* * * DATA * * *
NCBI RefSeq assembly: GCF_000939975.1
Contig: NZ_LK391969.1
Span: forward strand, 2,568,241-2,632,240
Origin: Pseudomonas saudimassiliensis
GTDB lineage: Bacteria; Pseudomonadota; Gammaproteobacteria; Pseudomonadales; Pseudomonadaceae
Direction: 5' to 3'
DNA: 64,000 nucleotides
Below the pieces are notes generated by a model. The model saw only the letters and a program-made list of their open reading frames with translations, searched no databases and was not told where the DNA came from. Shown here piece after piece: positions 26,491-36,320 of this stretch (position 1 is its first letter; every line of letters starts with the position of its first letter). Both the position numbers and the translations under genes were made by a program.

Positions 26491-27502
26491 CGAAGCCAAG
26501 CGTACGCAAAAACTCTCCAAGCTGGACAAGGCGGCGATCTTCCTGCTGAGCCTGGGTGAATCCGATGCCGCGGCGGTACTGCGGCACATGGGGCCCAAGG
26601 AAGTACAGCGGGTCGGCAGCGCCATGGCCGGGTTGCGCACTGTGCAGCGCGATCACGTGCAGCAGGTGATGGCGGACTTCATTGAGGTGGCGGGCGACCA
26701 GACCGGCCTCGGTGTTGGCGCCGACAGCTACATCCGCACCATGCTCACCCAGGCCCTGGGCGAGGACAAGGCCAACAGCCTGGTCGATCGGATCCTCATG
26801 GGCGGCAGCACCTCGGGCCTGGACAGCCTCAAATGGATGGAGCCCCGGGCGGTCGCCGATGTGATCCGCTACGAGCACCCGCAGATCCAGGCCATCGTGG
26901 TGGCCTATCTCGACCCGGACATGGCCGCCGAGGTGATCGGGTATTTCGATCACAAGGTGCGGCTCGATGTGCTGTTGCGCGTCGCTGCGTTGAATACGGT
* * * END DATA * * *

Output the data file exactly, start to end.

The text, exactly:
NCBI RefSeq assembly: GCF_000939975.1
Contig: NZ_LK391969.1
Span: forward strand, 2,568,241-2,632,240
Origin: Pseudomonas saudimassiliensis
GTDB lineage: Bacteria; Pseudomonadota; Gammaproteobacteria; Pseudomonadales; Pseudomonadaceae
Direction: 5' to 3'
DNA: 64,000 nucleotides
Below the pieces are notes generated by a model. The model saw only the letters and a program-made list of their open reading frames with translations, searched no databases and was not told where the DNA came from. Shown here piece after piece: positions 26,491-36,320 of this stretch (position 1 is its first letter; every line of letters starts with the position of its first letter). Both the position numbers and the translations under genes were made by a program.

Positions 26491-27502
26491 CGAAGCCAAG
26501 CGTACGCAAAAACTCTCCAAGCTGGACAAGGCGGCGATCTTCCTGCTGAGCCTGGGTGAATCCGATGCCGCGGCGGTACTGCGGCACATGGGGCCCAAGG
26601 AAGTACAGCGGGTCGGCAGCGCCATGGCCGGGTTGCGCACTGTGCAGCGCGATCACGTGCAGCAGGTGATGGCGGACTTCATTGAGGTGGCGGGCGACCA
26701 GACCGGCCTCGGTGTTGGCGCCGACAGCTACATCCGCACCATGCTCACCCAGGCCCTGGGCGAGGACAAGGCCAACAGCCTGGTCGATCGGATCCTCATG
26801 GGCGGCAGCACCTCGGGCCTGGACAGCCTCAAATGGATGGAGCCCCGGGCGGTCGCCGATGTGATCCGCTACGAGCACCCGCAGATCCAGGCCATCGTGG
26901 TGGCCTATCTCGACCCGGACATGGCCGCCGAGGTGATCGGGTATTTCGATCACAAGGTGCGGCTCGATGTGCTGTTGCGCGTCGCTGCGTTGAATACGGT